We need to move on social housing. There needs to be federal-provincial plans in place to build more housing. We also need some second-stage supportive housing that will assist people with mental health and/or addiction issues to maintain a home. If we are to move on this issue, we must get the Conservatives and Stephen Harper out of Ottawa. We must start to invest in helping individuals secure housing.

[1] The bench in the shelter has been gone for a long time.

The Minimum Wage

Christy Clark is making good on her promise to raise BC’s minimum wage. The minimum wage has not been increased pretty much since the BC Liberals were elected. In a province with one of the highest costs of living, a minimum wage of $8 per hour is just not sustainable for those earning it. Factor in a single parent raising one or two children, even without needing childcare, they are living seriously below the poverty line. As prices for many goods and services have risen over the past 10 years, many of those working for those businesses have likely seen very little increase in their wage unless they work for a good employer. There are many employers who will only pay what the government says they have to pay.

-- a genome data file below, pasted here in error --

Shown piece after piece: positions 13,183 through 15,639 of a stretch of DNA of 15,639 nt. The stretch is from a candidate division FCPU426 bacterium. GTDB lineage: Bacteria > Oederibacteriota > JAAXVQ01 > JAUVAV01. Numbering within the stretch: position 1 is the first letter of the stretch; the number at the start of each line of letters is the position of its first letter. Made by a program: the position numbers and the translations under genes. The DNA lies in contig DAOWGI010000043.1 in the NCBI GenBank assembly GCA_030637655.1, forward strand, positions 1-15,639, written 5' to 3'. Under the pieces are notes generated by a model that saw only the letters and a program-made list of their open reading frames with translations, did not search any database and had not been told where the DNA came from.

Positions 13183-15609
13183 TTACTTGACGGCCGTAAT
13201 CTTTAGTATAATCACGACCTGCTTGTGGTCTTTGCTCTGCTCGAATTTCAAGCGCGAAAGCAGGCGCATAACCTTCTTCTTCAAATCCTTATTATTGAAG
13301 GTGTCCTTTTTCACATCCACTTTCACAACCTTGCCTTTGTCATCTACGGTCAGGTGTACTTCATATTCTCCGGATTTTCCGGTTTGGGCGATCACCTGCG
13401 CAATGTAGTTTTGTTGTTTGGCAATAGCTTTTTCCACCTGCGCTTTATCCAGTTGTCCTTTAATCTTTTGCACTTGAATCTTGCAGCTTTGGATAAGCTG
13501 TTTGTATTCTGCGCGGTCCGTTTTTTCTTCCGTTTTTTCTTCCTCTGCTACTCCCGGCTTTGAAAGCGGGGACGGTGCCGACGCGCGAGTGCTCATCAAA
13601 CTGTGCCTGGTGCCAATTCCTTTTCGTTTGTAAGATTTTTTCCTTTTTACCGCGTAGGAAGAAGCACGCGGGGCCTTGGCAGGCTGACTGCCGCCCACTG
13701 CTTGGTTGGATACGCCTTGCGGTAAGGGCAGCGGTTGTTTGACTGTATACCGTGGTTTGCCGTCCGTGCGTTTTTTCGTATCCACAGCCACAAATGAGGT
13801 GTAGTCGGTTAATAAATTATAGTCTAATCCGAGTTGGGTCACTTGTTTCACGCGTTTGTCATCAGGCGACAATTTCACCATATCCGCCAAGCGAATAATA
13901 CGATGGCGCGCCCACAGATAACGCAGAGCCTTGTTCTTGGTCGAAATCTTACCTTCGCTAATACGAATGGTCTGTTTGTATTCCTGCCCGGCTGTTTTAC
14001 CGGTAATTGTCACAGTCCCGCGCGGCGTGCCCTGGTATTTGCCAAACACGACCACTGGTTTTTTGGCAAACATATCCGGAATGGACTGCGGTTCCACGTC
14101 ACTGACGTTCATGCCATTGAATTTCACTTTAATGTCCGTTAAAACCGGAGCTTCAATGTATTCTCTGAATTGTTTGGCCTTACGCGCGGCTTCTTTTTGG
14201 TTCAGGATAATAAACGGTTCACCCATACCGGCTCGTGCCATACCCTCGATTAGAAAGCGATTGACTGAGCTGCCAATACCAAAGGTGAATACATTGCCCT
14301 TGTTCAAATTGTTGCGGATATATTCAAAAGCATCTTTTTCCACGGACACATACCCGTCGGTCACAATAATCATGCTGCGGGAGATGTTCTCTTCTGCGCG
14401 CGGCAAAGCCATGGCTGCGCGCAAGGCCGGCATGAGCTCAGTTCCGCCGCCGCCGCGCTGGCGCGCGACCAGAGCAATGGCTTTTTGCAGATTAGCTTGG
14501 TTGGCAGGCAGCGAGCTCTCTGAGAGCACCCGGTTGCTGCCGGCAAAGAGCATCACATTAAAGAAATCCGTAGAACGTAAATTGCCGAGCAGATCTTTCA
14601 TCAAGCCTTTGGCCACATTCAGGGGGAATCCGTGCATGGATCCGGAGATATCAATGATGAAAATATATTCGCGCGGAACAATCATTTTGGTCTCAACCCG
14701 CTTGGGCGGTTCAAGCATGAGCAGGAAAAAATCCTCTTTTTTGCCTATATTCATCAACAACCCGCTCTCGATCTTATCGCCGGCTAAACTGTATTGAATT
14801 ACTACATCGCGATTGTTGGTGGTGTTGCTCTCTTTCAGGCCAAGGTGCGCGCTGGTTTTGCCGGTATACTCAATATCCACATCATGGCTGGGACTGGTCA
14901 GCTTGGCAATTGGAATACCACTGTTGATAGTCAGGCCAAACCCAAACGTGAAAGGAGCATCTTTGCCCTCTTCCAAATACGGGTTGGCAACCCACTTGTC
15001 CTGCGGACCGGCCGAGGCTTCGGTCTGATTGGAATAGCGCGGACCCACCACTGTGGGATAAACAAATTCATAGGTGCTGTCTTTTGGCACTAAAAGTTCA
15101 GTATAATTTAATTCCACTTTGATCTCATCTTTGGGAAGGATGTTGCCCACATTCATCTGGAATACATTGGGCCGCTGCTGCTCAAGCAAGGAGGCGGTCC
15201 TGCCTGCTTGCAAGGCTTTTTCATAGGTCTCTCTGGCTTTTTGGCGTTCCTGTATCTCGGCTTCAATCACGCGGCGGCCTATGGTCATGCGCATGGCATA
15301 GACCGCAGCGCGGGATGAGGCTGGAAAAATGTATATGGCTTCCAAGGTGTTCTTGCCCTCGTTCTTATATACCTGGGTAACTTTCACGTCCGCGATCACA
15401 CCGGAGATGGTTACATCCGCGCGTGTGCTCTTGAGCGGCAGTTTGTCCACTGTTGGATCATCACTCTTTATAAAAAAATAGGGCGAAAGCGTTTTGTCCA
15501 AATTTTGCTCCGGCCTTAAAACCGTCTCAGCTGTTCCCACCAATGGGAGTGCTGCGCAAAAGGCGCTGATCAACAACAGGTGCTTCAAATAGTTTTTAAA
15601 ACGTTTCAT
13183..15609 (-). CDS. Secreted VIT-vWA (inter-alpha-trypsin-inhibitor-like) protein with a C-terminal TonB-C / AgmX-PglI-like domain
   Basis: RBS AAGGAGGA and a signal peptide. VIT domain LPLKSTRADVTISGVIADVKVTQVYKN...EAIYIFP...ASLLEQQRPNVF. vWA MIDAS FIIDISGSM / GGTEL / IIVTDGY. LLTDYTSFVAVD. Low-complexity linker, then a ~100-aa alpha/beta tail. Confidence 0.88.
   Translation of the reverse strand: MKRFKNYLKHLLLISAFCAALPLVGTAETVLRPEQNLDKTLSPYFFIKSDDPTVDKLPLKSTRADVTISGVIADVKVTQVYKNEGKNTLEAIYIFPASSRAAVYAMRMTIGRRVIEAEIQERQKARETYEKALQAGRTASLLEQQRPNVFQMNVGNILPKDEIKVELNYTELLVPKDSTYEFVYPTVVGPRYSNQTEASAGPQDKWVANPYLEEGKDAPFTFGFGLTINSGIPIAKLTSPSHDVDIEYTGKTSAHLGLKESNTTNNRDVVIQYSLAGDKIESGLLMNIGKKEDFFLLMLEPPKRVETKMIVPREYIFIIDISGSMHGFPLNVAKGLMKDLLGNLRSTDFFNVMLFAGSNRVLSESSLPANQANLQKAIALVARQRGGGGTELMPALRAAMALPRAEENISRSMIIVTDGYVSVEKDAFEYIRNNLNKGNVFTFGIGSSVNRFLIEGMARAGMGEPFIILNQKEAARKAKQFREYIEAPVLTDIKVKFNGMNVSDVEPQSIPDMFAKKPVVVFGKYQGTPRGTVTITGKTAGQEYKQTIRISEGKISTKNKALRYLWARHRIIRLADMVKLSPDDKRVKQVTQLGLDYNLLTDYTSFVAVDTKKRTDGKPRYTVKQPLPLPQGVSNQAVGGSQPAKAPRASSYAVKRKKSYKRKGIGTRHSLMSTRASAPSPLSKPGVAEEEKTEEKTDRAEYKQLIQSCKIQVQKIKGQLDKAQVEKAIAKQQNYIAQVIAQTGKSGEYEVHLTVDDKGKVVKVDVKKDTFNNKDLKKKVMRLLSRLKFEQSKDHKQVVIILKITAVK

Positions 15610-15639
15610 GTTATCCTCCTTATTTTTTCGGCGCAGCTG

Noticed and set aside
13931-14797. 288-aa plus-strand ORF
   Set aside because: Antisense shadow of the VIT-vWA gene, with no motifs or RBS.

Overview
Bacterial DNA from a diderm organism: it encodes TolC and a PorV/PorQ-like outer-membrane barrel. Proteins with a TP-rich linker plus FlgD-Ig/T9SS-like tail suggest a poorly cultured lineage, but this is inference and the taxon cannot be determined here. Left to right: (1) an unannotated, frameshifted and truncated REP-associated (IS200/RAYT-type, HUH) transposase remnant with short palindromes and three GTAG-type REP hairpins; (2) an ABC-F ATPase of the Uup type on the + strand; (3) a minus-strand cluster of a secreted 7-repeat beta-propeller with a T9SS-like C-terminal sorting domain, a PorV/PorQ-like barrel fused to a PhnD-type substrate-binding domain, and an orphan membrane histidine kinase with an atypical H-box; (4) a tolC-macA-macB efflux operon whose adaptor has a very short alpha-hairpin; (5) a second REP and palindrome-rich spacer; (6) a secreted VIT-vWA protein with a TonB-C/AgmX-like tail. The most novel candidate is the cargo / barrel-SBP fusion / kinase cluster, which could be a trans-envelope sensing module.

Coalition of BC Businesses argues that a large increase in the will force small employers to hold off new hires and potentially reduce hours as a result of the increase. Another factor is that wage inflation will also ‘hit’ non-minimum wage earners in order to keep ratios between workers in place. I find the use of language interesting here. By using the phrase ‘wage inflation,’ the Coalition of BC Business is casting minimum wage increases in a negative way. After all when is inflation ever referred to as a good thing? Normally inflation is bad as it means we pay more for the necessities of life.

I remember a poster that they used to put up in income assistance offices. It was a poster designed to encourage people to take a minimum wage job as they would be better off than if they stayed on income assistance. While in theory this was true, if you factored in the costs of working (transportation, clothing, lunches etc) they would probably have a higher quality of living on income assistance. This would be especially true in the case of single parents. Even with a child care subsidy there is no way they could pay the parent portion and still feed the family.